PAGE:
Tuesday, August 16, 2022 / by Raj Jaggi
According to a recent survey from the Wall Street Journal, the percentage of economists who believe we’ll see a recession in the next 12 months is growing. When surveyed in July 2021, only 12% of economists consulted thought there’d be a recession by now. But this July, when polled, 49% believe we will see a recession in the coming 12 months.
And as more recession talk fills the air, one concern many people have is: should I delay my homeownership plans if there’s a recession?
Here’s a look at historical data to show what happened in real estate during previous recessions to help prove why you shouldn’t be afraid of what a recession would mean for the housing market today.
A Recession Doesn’t Mean Falling Home Prices
To show that home prices don’t fall every time there’s a recession, it helps to turn to historical data. As the graph below illustrates, looking at the recessions going all the way back t ...
Monday, August 15, 2022 / by Raj Jaggi
The desire to own a home is still strong today. In fact, according to the Census, the U.S. homeownership rate is on the rise. To illustrate the increase, the graph below shows the homeownership rate over the last year:
That data shows more than half of the U.S. population live in a home they own, and the percentage is growing with time.
If you’re thinking about buying a home this year, here are just a few reasons why so many people see the value of homeownership.
Why Are More People Becoming Homeowners?
There are several benefits to owning your home. A significant one, especially when inflation is high like it is today, is that homeownership can help protect you from rising costs. Lawrence Yun, Chief Economist at the National Association of Realtors (NAR), explains:
“In the 1970s, when inflation was running around 10%, home prices were rising at approximately the same rate. Renters actually have a harder ti ...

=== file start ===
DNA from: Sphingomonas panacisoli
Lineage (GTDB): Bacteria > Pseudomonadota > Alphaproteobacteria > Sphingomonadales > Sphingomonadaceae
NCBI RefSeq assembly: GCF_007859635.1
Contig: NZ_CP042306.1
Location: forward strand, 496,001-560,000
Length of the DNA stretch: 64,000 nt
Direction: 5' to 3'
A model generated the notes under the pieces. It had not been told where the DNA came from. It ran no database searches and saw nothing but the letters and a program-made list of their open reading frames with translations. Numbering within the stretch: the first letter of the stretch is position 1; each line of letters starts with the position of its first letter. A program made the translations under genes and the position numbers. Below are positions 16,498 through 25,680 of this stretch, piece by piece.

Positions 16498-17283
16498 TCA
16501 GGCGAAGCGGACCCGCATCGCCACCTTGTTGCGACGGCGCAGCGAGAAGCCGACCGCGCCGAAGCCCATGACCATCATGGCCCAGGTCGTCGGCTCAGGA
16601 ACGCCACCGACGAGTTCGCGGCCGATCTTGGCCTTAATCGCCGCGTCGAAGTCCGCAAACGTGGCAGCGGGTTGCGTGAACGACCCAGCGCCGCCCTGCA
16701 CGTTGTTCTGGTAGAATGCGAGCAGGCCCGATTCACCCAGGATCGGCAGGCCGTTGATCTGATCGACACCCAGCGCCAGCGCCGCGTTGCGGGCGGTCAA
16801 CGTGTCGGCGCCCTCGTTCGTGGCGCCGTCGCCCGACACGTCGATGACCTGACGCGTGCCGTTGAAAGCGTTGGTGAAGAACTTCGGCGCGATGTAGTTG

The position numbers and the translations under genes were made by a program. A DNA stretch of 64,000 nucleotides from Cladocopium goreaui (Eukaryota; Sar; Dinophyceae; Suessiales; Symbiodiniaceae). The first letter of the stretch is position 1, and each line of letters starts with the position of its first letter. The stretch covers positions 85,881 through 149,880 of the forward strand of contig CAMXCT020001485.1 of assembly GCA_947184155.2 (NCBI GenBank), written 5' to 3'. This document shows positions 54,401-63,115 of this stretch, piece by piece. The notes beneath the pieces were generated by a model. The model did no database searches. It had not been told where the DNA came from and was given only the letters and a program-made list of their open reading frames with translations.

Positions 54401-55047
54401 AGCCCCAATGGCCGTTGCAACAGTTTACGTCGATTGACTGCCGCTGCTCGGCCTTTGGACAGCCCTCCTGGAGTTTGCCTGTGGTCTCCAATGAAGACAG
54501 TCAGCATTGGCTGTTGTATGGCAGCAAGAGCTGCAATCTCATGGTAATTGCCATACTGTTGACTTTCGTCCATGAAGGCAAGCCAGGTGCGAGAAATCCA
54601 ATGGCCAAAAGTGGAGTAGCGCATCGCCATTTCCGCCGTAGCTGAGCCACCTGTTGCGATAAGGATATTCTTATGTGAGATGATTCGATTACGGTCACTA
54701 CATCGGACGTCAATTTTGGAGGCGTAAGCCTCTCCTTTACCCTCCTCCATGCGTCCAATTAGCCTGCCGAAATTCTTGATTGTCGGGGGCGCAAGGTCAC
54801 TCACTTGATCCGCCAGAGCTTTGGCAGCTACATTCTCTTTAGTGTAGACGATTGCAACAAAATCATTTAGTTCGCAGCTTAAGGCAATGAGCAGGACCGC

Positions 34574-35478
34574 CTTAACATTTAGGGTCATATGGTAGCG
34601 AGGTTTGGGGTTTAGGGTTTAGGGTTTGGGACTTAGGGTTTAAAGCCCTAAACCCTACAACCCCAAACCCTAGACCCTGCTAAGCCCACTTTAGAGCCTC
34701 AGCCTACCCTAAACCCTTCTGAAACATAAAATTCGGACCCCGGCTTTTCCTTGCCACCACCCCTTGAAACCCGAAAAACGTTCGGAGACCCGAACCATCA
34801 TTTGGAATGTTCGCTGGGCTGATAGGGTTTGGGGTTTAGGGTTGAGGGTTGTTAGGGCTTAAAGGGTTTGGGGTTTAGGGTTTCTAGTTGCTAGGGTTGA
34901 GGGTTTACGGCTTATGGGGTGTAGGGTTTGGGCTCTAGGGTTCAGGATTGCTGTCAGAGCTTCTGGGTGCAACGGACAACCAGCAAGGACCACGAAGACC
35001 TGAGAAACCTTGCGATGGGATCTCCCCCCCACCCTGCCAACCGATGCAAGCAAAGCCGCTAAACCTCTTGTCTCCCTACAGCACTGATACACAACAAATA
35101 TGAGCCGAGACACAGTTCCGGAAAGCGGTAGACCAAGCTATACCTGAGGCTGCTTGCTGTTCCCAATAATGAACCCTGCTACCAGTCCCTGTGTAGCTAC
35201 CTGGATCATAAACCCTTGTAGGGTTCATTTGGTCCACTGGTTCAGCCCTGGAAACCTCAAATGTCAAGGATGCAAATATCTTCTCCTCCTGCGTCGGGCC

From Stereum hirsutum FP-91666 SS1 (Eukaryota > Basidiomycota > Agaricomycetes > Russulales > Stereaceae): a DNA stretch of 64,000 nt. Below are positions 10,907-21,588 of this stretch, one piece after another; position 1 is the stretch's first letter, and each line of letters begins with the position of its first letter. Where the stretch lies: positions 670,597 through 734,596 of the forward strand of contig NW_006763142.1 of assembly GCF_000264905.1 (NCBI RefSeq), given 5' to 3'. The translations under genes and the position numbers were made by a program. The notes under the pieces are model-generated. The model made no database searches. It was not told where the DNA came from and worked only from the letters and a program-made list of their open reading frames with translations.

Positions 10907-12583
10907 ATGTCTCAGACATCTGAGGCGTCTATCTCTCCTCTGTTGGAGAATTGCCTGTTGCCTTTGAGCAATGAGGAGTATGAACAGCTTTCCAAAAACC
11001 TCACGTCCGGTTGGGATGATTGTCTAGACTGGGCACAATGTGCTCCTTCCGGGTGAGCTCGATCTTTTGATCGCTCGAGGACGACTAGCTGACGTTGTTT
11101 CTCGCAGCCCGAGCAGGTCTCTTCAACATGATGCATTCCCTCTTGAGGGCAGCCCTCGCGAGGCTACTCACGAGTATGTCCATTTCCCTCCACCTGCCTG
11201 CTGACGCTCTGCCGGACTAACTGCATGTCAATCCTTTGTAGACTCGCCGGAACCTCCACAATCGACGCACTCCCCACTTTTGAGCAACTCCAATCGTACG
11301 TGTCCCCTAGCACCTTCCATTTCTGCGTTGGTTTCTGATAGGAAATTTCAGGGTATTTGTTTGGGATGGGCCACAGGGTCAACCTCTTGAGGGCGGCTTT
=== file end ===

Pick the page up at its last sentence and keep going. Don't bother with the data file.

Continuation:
Thursday, August 11, 2022 / by Raj Jaggi
Whether you’re a potential homebuyer, seller, or both, you probably want to know: will home prices fall this year? Let’s break down what’s happening with home prices, where experts say they’re headed, and why this matters for your homeownership goals.
Last Year’s Rapid Home Price Growth Wasn’t the Norm
In 2021, home prices appreciated quickly. One reason why is that record-low mortgage rates motivated more buyers to enter the market. As a result, there were more people looking to make a purchase than there were homes available for sale. That led to competitive bidding wars which drove prices up. CoreLogic helps explain how unusual last year’s appreciation was:
“Price appreciation averaged 15% for the full year of 2021, up from the 2020 full year average of 6%.”
In other words, the pace of appreciation in 2021 far surpassed the 6% the market saw in 2020. And even that a ...
Wednesday, August 10, 2022 / by Raj Jaggi
If you tried to buy a home during the pandemic, you know the limited supply of homes for sale was a considerable challenge. It created intense bidding wars which drove home prices up as buyers competed with one another to be the winning offer.
But what was once your greatest challenge may now be your greatest opportunity. Today, data shows buyer demand is moderating in the wake of higher mortgage rates. Here are a few reasons why this shift in the housing market is good news for your homebuying plans.
There were many reasons for the limited number of homes on the market during the pandemic, including a history of underbuilding new homes since the market crash in 2008. As the graph below shows, housing supply is well below what the market has seen for most of the past 10 years (see graph below):
But that graph also shows a trend back up in the right direction this year. That’s becaus ...
Tuesday, August 9, 2022 / by Raj Jaggi
There’s no doubt about the fact that the housing market is slowing from the frenzy we saw over the past two years. But what does that mean for you if you’re thinking of selling your house?
While home prices are still appreciating in most markets and experts say that will continue, they’re climbing at a slower pace because rising mortgage rates are creating less buyer demand. Because of this, there are more homes on the market. And in a shift like this one, the way you price your home matters more than ever.
During the pandemic, sellers could price their homes higher because demand was so high, and supply was so low. This year, things are shifting, and that means your approach to pricing your house needs to shift too.
Because we’re seeing less buyer demand, sellers have to recognize this is a different market than it was during the pandemic. Here’s what’s at stake if you don’t.
Why Pricing Your House at ...